If you are using SlSvcUtil.exe from Silverlight 4 SDK and you get a StackOverflowException, probably it is because of a known bug of the application.
The solution found in the article Workaround for StackOverflowException when using SlSvcUtil.exe is to add a C:\Program Files\Microsoft SDKs\Silverlight\v4.0\Tools\SlSvcUtil.exe.config file with the following content:
<assembly name="SlSvcUtil, Version=220.127.116.11, Culture=neutral, PublicKeyToken=b03f5f7f11d50a3a" />
Sometimes, starting the debugging WCF services can be a rather long task (for example, compile and deploy SharePoint solutions), so the WCF Test Client Tool can be useful in speeding this operation.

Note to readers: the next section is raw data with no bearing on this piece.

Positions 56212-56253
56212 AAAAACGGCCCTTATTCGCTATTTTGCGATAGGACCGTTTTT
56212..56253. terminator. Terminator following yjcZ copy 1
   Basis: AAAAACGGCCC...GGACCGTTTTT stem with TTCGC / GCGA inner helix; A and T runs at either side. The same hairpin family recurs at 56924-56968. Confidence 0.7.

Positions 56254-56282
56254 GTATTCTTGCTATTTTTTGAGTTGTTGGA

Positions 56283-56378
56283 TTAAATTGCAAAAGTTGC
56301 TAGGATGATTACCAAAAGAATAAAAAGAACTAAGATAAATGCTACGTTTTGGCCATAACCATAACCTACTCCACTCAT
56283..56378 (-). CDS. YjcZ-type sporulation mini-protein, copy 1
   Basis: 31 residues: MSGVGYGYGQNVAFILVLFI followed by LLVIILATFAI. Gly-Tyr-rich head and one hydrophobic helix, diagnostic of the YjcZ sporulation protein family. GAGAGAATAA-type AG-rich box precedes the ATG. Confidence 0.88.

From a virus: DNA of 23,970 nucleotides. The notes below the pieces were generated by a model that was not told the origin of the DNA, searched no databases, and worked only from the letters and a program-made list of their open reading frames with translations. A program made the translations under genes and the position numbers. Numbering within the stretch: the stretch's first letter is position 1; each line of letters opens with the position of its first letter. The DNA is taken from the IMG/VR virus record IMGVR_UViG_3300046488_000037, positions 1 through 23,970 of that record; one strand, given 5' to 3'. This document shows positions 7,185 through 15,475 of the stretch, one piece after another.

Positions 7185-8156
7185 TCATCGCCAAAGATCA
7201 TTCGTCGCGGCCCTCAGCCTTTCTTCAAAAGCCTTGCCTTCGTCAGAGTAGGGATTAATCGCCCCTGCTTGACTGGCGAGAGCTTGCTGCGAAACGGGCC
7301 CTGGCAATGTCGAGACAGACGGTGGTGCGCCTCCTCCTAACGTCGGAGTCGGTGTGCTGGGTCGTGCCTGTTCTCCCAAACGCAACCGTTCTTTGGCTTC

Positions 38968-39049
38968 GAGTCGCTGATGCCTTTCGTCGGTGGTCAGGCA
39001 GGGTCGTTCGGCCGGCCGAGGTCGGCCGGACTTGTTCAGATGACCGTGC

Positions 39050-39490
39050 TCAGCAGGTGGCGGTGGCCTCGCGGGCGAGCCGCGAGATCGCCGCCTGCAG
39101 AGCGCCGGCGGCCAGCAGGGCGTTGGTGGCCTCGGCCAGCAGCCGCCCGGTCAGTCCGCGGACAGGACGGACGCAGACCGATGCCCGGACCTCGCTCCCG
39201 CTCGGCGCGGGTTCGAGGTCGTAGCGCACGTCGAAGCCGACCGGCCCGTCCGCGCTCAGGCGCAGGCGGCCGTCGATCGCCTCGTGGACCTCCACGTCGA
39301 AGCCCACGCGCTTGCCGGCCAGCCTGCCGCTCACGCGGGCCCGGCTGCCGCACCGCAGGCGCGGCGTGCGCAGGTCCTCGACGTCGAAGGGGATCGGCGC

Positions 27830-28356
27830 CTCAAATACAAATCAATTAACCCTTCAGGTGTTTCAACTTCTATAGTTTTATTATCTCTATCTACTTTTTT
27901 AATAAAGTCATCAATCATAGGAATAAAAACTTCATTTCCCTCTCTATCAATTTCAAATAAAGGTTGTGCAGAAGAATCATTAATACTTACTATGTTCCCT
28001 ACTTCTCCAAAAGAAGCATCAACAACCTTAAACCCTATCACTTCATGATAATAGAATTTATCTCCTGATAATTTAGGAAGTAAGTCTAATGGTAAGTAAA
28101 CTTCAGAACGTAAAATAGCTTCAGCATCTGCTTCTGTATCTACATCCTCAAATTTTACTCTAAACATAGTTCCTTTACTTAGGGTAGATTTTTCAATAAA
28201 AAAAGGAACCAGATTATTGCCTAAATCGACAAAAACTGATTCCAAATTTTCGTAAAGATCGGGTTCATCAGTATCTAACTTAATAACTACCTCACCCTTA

You can find it in the local file WcfTestClient.exe.
More details in the article WCF Test Client (WcfTestClient.exe).
WCF is heavely based on configuration, so it isn't really easy to debug; logging can help developers in understanding what's happening: what calls are made, what exceptions are thrown, and so on.
To enable logging, you have to insert the following lines in the web.config file of the service application (often it's just your web-site):
<trace autoflush="true" />
Then you can open you *.svclog files with the Service Trace Viewer Tool, found in the local file SvcTraceViewer.exe
More details in the articles Service Trace Viewer Tool (SvcTraceViewer.exe) and Configuring Tracing.